Introducing Web Programming with .NET
For the past few months, you've been hearing all the hoopla and marketing buzz surrounding .NET. You've heard claims that .NET will totally change the way all programming is done, that .NET will revolutionize the Internet. Like many major new technologies, .NET is a significant improvement from the current state of the art and makes Web programming a much easier task than many current technologies that you can choose from.
Today's lesson will focus on the basics, including an explanation of the fundamental concepts that you will use throughout the rest of this book. By reading today's lesson, you will see how to create simple .NET Web programs using Visual Basic, and you will have a good foundation that you can use to understand the concepts of future lessons.
Today you will learn the following:
What is the .NET Framework?
Fundamental concepts in .NET programming, such as the Common Language Runtime, assemblies, and namespaces
How to configure your development environment so that you can develop .NET Web applications
How to write a basic Web service and dynamic Web page
What is the .NET Framework?
Over the past few years, the importance of the Internet has grown enormously for almost all areas of computing and information processing. A direct result of this growth is that programmers are asked to create applications that take advantage of the Internet's capabilities, whether for order processing, broadband content delivery, online collaboration, or any of a host of uses. Unfortunately, the development tools previously available to developers, such as Visual C++ 6 and Visual Basic 6, had their origins in the pre-Internet world. Any Internet capabilities they had were afterthoughts, tacked on to meet developer demands. Some earlier Internet programming technologies were actually quite impressive, and many terrific applications have been created with them. Even so, that Internet capabilities weren't built into these programming tools from the ground up led to unavoidable problems with development efficiency, bugs, and program maintenance.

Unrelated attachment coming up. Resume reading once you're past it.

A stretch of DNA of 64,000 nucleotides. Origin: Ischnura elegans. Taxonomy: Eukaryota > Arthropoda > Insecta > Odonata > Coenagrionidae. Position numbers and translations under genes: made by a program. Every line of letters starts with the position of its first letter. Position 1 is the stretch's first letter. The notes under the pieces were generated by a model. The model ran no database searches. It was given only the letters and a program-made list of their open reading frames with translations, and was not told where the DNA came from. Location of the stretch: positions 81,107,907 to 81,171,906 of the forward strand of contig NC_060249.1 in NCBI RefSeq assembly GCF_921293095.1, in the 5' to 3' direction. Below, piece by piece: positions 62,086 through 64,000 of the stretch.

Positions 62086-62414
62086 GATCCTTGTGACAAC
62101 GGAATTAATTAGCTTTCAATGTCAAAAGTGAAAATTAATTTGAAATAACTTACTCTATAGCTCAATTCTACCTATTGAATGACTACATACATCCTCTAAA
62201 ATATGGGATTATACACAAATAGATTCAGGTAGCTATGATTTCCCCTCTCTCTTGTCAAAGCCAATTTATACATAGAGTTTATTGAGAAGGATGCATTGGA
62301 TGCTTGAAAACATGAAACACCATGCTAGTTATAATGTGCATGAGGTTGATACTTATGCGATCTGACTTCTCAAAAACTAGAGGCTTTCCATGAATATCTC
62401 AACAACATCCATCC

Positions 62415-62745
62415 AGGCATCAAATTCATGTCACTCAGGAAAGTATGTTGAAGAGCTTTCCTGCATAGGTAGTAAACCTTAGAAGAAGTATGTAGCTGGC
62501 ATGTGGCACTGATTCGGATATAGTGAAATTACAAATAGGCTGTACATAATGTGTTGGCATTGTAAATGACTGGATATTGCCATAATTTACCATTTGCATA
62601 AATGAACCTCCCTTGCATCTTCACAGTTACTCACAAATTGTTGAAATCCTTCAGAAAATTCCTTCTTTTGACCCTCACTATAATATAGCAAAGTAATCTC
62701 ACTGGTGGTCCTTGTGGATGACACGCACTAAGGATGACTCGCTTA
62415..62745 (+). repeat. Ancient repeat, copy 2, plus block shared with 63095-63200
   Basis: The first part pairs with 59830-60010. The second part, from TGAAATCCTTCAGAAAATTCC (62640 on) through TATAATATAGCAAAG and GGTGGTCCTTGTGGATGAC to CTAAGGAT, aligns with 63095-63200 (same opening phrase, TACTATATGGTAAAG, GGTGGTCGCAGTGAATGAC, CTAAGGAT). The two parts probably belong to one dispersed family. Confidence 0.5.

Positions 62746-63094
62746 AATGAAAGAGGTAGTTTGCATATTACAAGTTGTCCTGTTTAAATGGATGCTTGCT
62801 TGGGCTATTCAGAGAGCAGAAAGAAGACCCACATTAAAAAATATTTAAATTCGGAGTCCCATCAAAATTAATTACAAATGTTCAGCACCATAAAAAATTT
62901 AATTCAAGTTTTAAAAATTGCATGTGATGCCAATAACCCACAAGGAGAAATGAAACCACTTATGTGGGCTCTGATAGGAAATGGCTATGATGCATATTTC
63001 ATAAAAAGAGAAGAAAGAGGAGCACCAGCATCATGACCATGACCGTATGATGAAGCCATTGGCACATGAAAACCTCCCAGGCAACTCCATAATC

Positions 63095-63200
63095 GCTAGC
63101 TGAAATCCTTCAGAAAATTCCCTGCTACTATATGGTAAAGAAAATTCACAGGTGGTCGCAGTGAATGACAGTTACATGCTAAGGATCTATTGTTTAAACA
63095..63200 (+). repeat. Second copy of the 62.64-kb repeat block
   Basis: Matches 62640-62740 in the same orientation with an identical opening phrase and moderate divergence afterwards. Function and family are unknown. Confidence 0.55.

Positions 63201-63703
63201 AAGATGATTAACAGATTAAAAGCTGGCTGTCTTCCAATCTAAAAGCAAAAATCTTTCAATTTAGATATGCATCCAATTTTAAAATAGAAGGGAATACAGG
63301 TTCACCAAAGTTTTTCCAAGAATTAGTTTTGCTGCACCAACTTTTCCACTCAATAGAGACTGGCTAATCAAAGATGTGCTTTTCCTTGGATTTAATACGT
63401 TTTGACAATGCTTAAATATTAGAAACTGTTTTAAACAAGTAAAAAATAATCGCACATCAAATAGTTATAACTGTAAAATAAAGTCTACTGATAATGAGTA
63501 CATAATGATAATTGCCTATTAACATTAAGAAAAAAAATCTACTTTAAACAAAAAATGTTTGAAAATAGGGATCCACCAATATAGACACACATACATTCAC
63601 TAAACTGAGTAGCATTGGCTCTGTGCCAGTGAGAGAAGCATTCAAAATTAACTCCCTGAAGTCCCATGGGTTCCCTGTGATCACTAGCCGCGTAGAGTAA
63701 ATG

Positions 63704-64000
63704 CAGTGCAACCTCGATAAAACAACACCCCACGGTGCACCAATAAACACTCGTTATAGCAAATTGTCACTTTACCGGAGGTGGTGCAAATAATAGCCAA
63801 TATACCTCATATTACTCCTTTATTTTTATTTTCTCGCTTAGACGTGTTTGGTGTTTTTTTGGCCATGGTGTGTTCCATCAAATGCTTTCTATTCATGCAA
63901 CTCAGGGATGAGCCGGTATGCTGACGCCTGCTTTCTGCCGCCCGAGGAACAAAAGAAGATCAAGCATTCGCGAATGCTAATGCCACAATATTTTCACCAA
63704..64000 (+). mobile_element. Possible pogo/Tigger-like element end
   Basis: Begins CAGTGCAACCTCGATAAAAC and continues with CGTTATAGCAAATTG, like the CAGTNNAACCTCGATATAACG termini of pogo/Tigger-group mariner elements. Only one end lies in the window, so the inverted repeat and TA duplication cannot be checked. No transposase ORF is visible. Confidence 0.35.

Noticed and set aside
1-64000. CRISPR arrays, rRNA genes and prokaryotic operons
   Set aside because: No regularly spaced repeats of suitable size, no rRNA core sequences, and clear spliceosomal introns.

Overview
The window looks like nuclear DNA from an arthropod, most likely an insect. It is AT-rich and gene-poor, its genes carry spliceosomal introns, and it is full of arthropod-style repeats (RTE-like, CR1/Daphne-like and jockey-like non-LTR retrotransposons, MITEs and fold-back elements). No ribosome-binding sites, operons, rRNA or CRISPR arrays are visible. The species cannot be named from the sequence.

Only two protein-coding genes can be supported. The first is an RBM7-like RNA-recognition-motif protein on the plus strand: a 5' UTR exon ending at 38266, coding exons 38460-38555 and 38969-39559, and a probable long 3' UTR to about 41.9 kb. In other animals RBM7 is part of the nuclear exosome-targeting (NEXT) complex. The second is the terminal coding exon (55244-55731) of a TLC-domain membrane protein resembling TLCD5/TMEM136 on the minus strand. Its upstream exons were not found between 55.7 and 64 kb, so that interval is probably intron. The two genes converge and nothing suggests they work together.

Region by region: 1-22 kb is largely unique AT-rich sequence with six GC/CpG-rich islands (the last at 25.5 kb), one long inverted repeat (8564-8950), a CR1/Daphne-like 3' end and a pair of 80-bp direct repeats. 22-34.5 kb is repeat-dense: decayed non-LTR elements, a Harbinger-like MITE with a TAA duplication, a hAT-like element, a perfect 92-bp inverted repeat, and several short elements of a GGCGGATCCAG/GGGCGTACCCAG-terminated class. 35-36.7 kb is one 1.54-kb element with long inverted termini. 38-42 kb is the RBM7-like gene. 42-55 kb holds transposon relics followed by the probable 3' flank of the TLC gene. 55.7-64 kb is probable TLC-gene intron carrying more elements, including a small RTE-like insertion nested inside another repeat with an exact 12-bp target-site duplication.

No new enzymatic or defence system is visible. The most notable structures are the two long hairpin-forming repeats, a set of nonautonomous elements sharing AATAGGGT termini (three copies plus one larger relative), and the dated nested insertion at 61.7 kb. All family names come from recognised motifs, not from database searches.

Microsoft's answer to this dilemma was to start essentially from scratch, creating a new framework of developer tools that was designed from day 1 with fully integrated Internet support. The .NET Framework is not only about Internet programming; it also provides for more traditional desktop application development. However, there's no doubt that the excitement about .NET is mostly about its Internet capabilitiesand we can tell you from experience, they are really great!
.NET has two main parts:
The .NET Framework Software Development Kit, an extensive set of classes and interfaces, along with various supporting elements, are designed to work together to meet just about any imaginable development need. The .NET Framework must be installed on any system that will be used to run .NET applications or to develop them. The .NET SDK includes compilers for three languages: the venerable C++, a new language called C# (C sharp), andmost relevant to this booka vastly improved Visual Basic.
The Visual Studio development environment. This sophisticated tool provides a comprehensive set of programmer tools, such as code editors, interface designers, and debuggers that greatly simplifies the task of creating .NET applications. Strictly speaking, you don't need Visual Studio to develop .NET programs, but few programmers will want to do without its time- and effort-saving capabilities.